13.) Justin Upton — proj. .269/.353, 34 HRs, 12 SBs, 97 Rs, 104 RBIs
Finally allowed to settle into a long term environment, Justin Upton is in the best situation to thrive that he’s had in a long time. Upton figures to provide power and chip in some speed as well.
12.) Christian Yelich — proj. .285/.368, 20 HRs, 17 SBs, 97 Rs, 89 RBIs
I love the move to Miller for Yelich. Miller Park is one of the best parks in baseball specifically for Left Handed Power. Couple that with a team willingness to run rampant on the basepaths and you have a realistic potential for 20/20 out of Yelich
11.) Aaron Judge — proj. .250/.371, 48 HRs, 8 SBs, 105 Rs, 100 RBIs
While Judge shocked the world with his Bronx Bomber season to remember in 2017, I think there’s definitely reason to pump the breaks. Being a high K% hitter alone with such a small sample seems to leave Judge up to a high level of variability. Plus, I am not a fan of the shoulder injuries he has dealt with over the past year.
10.) Andrew Benintendi — proj. .286/.360, 20 HRs, 20 SBs, 88 Rs, 96 RBIs
A natural and polished hitter at a young age, Benintendi showed in 2017 that he has the speed and the power as well, and looks to be a true five category contributor.
9.) Cody Bellinger — proj .269/.356, 38 HRs, 12 SBs, 94 Rs, 109 RBIs
While similar to Judge in many respects, I do believe that Bellinger is a bit safer. That may be a hard opinion for me to justify, and it may just come down to one of evaluating tools. While I do believe that there’s risk here just like any other young player, I find Bellinger to be someone I’m fairly confident in producing at least a .260 BA and 40 HRs with the chance for that to be significantly better.
8.) JD Martinez — proj. .289/.361, 44 HRs, 4 SBs, 90 Rs, 111 RBIs
Now wearing Red Sox, JD will look to continue his torrid 2017 while battling it out with the Green Monster. While JD does figure to hit a fair number of bombs over that monster, what impresses me the most about JD is the fact that his power is actually not so much pull power as it is all fields power. JD hits homers to Left, Center, and Right, and does so quite frequently.
7.) Giancarlo Stanton — proj. .267/.359, 48 HRs, 2 SBs, 108 Rs, 118 RBIs
As much as I’d like to, particularly with Stanton playing in Yankee Stadium, I’m not yet ready to rid my head of the fragile tag Stanton earned over the previous four to five years. I like Stanton, and would love to have him in a fantasy league or two, but there’s simply six guys I’d rather have on this list.
6.) George Springer — proj. .289/.375, 36 HRs, 8 SBs, 120 Rs, 90 RBIs
The past three years for Springer have constituted a gradual evolution from improved contact hitter with lesser power to someone who strikes out under 20% of the time and generates a ton of power. I love Springer this year as someone who could return potential first round value if all things go well.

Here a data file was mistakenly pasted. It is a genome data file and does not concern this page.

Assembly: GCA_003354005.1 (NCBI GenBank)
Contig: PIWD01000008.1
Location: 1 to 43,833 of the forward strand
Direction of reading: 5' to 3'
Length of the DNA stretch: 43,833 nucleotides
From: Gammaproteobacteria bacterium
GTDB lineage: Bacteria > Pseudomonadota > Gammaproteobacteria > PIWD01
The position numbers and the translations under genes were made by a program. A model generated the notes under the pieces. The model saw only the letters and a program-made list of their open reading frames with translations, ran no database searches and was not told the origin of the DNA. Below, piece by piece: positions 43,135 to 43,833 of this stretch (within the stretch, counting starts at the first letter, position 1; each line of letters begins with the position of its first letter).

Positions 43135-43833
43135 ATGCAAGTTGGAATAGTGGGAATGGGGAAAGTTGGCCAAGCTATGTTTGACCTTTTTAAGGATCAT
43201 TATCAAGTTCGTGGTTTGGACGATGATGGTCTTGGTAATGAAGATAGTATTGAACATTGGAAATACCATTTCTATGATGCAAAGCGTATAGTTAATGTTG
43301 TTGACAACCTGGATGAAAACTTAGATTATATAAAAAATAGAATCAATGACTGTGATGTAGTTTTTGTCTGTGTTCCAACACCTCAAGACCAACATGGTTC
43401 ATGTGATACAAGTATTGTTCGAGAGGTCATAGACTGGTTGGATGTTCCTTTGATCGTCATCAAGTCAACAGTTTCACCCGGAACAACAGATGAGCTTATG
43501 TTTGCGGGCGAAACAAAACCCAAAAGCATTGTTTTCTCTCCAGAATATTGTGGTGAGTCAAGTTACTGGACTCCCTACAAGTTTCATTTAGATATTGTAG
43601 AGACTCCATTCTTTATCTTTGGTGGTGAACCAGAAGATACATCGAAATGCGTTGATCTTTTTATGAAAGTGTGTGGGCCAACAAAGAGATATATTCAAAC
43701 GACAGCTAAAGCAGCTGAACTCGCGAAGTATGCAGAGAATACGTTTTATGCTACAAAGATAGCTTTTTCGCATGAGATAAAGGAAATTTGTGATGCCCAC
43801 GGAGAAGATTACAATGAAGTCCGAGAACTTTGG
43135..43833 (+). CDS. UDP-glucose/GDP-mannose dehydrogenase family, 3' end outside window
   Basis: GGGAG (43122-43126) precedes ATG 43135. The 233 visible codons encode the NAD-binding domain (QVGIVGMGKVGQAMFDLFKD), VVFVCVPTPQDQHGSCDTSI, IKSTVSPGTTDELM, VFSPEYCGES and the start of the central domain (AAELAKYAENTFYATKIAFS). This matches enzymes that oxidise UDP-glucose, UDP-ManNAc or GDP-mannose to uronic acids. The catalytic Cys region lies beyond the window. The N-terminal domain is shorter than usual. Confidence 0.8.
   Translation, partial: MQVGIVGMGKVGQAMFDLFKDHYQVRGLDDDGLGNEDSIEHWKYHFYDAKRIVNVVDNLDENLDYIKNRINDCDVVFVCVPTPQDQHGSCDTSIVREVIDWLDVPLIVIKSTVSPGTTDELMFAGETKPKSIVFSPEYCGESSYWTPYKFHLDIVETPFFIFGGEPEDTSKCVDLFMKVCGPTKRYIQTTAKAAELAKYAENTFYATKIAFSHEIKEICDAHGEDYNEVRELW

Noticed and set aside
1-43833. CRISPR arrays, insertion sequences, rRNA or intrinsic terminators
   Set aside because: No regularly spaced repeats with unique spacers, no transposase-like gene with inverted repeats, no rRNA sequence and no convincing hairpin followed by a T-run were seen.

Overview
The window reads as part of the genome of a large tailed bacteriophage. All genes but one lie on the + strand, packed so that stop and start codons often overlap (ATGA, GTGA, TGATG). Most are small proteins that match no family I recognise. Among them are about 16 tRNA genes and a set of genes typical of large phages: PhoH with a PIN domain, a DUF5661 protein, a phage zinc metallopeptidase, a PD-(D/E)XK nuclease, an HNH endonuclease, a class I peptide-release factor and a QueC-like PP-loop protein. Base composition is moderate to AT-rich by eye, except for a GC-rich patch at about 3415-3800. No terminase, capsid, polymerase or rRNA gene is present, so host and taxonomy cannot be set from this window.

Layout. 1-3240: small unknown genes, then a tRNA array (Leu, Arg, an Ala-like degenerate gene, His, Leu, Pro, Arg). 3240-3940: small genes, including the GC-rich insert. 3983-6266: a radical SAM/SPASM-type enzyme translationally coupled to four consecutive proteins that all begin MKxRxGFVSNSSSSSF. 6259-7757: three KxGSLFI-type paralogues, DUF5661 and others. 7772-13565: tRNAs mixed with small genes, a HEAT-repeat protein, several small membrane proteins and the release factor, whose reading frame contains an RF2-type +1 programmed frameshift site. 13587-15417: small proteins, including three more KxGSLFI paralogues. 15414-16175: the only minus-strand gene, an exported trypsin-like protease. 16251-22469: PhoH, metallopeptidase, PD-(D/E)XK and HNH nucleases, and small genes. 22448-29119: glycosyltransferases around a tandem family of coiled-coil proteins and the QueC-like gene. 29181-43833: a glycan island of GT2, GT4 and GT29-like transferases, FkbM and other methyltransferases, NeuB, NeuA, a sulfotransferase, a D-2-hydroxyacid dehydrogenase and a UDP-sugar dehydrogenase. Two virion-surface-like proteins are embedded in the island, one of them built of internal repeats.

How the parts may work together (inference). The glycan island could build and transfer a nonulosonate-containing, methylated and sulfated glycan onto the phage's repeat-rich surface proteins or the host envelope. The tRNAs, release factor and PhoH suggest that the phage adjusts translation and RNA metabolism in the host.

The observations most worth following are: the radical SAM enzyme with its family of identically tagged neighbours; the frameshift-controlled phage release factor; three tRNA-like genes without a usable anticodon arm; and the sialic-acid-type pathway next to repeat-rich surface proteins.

5.) Mookie Betts — proj. .286/.353, 27 HRs, 26 SBs, 110 Rs, 108 RBIs
I love the skillset with Mookie, but a few things in his 2017 concern me. I want to see him swing at a few more pitches (Swing% one of the lowest in baseball) and I want to see him try to do something with the ball other than pull it. Mookie’s batted ball data isn’t great, and I’m worried the BA will not be great again, but Mookie still has enough power and speed to carry him as a top 5 OFer.
4.) Bryce Harper — proj. .317/.421, 39 HRs, 5 SBs, 118 Rs, 105 RBIs
There’s not much to say about Bryce Harper other than that for me, this ranking is directly tied to durability. I’d probably have Harper second overall if it weren’t for these concerns, but they’ve been established as too relevant to ignore over the course of his career, particularly at this drafting level and with these high quality players to compete with.
3.) Kris Bryant — proj. .300/.405, 34 HRs, 8 SBs, 110 Rs, 94 RBIs
The two members of the Cubs’ future Bry-Bry alliance ranked together, Kris Bryant is a player who didn’t have a power spike in 2017, despite what the league was doing. I don’t see this happening again. Bryant has all the tools to be one of the best four category contributors in baseball while also chipping in speed.
2.) Charlie Blackmon — proj. .324/.391, 34 HRs, 14 SBs, 129 Rs, 94 RBIs
A player I absolutely adore heading into 2017, Blackmon’s combination of power, elite Runs and BA, and some speed is rare and worth a top 3 pick.
1.) Mike Trout — proj. .312/.442, 39 HRs, 25 SBs, 120 Rs, 100 RBIs
The elite of the elite, the only question left for Trout is– what’s next? I thinks there might be another level, and while that may seem crazy, Trout did strikeout under 20% of the time while generating good power and speed in his partial 2017. A full season of 2017 Trout would be an MVP and a potential Fantasy #1
For more material of my own, I will be releasing my full rankings set in the next few days.
Major Fantasy Basbeall Radio Show: Join Corey D Roberts, and Kyle Amore live on Thursday March 8th, 2018 from 8-9:30pm EST for episode #104 of Major League Fantasy Baseball Radio. We are a live broadcast that will take callers at 323-870-4395. Press 1 to speak with the host. We will the latest information in the world of fantasy baseball.
Our guests this week are Todd Zola and Joe Iannone. Todd is the owner of mastersball.com. He is also a well known and respected man in the fantasy baseball community. Joe is a tenured writer with majorleaguefantasysports.com. Click on his name to see his portfolio of writing. His main focus is in the pitching arena and his articles publish every Sunday morning at 7 am EST.
Major League Fantasy Baseball Show Episode #134, 8/26/2018 Host Brian Roach, Jr., Co-Host Cole Freel, Guest Bryan Luhrs
Major League Fantasy Baseball Show Episode #134, 8/26/2018 Host Brian Roach, Jr, Co-Host Cole Freel, Guest Bryan Luhrs
@LennyMelnick Football will. The new QB rules just put the nail in the coffin. You can't hit him high, low, or in the mid section now. Competiton is gone in the sport. Now it's all QB and you could play until your 50 if you are good QB because you can't be touched.